Your Gruene Estate wedding was perfect and the honeymoon was amazing. Now it’s time for re-entry into the real world. Moving on from the wedding planning process, it’s time to build that life with the man of your dreams. Buying a new home and moving in together is often the first step. Finding and purchasing a home can be a magical experience for you and your spouse – not only can it bring you closer together, but it signifies two becoming one. First things first: Can you afford to buy a new home post-honeymoon? After talking to Gruene Estate’s staff, here are a few pieces of advice and lessons learned from those of us that have gone through that first home buying experience as a married couple.

Financial Post Wedding Picture– Buying a New Home

You are now one with the love of your life! Take time to discuss finances and get a realistic picture of your home buying budget and budgets in general. Buying a home comes with a lot of costs upfront that require cash, you might need a few more months or even years of saving before you attempt to buy a home. Depending on the type of mortgage you qualify for, you may need anywhere from 3-20% of the cost of your home saved up for down payments, closing costs, and other added fees, which creeps up to tens of thousands of dollars before you know it.

Check your credit

Having your credit in order is equally important when considering buying a home. A credit score – again depending on the type of loan you’re applying for – can make or break your chances of getting approved for a home loan. If you do have significant debt, talk with your spouse and come up with a plan on how you can encourage one another in ways to pay it off. This is a great opportunity to let your husband be a leader and help you solve this problem as a team. Do a credit check online and consider a mortgage preapproval to understand your options for buying a home with your partner.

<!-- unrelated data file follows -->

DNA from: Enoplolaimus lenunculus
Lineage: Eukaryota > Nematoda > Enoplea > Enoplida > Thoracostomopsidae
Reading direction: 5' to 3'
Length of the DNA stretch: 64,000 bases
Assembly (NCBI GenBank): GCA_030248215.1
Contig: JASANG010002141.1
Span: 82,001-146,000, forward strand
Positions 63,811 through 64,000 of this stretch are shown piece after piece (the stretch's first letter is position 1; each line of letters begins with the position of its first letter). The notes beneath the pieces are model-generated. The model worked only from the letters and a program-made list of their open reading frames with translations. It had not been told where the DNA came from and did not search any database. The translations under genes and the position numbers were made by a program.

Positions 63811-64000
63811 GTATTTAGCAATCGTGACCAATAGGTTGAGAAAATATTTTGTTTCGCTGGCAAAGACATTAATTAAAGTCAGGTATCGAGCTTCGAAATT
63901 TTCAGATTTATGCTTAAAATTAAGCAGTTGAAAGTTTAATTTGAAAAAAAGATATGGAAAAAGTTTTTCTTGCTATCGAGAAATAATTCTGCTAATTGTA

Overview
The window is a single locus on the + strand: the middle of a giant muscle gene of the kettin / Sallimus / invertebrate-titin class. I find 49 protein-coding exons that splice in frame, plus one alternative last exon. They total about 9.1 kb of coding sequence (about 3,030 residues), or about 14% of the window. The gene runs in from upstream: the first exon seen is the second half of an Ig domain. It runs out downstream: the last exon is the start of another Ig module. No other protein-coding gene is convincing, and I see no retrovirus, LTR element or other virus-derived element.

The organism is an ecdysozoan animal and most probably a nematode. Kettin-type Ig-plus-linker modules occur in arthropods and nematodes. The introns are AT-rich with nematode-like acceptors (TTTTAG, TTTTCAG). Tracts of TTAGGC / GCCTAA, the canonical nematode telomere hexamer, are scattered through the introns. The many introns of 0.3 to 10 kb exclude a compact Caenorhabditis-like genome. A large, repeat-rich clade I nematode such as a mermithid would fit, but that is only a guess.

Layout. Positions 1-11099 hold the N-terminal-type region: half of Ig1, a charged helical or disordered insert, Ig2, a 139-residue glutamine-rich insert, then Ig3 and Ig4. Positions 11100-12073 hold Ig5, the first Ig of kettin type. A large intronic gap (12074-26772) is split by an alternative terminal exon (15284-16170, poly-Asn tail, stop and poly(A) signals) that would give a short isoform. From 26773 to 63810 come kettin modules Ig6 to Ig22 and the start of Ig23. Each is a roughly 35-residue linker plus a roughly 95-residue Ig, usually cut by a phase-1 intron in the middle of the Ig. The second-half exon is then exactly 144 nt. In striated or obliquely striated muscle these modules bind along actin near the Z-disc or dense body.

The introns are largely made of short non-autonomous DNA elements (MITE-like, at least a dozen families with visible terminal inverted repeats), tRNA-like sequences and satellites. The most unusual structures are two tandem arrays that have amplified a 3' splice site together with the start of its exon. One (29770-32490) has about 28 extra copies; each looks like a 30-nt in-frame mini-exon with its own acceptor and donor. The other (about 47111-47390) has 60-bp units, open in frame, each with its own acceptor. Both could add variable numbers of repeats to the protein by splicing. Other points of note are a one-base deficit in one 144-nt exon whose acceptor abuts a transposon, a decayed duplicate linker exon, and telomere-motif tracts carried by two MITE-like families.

Determine how much you’re willing to spend

Moving in together is so exciting! Remember when home shopping for your first home, it probably won’t be your last. Take into to consideration future factors that will help you make the best home purchase: Are you expecting kids soon? Is there room for a home office? How far is the commute to work and will that mean less time with your spouse? Think through all the possibilities and plan accordingly.

Start the preapproval process to learn how much house you can afford. A lender will tell you how much money you’re allowed to borrow based on your personal financial information. However, if you’re approved to buy a $250,000 home, that doesn’t mean you can’t shop for homes of a smaller price range to not only save you money, but also to leave some funds available for other monthly expenses or home improvements. This is super important for newly married couples. Finances can be a huge stress on a relationship, so make sure you don’t over purchase what you can afford. Make these first couple of years about having fun and enjoying each other. To see how much you’re both willing and able to spend, sit down with your partner and a financial expert to discuss all possible scenarios.

Choose where you want to live

It’s not always known where life will take you after you’re married. Anything from your career to your family can bring you and your spouse to a new destination away from your hometown. This is one of the tough conversations you need to have with your partner before starting the house hunt. Where you live is permanent, or at least long-term, and will impact almost every aspect of your home buying journey. Plus, it’s important to consider how much it costs to live in areas you’ve never lived in. Compare your combined incomes and the cost of living in new areas to see where you might consider buying your new home and where you’d like to raise a family.

Talk about your ideal home

You may have an idea in your head of what your ideal home will look like. But, finding that perfect dream home is not always attainable. Some homes have good bones but need a lot of work, which is the perfect opportunity to make a home your own. Others will be move-in ready, with little work to be done. No matter what your first home as a newlywed couple looks like, decide whether or not you’re able front the cash or labor for the typical home improvements in early years of homeownership, or if you’d rather splurge on a turnkey home with less risk involved.

Looking for more advice on weddings, planning, and more? Check out our blog to answer some of your most burning wedding questions.

Photos by Gaby Casky Photography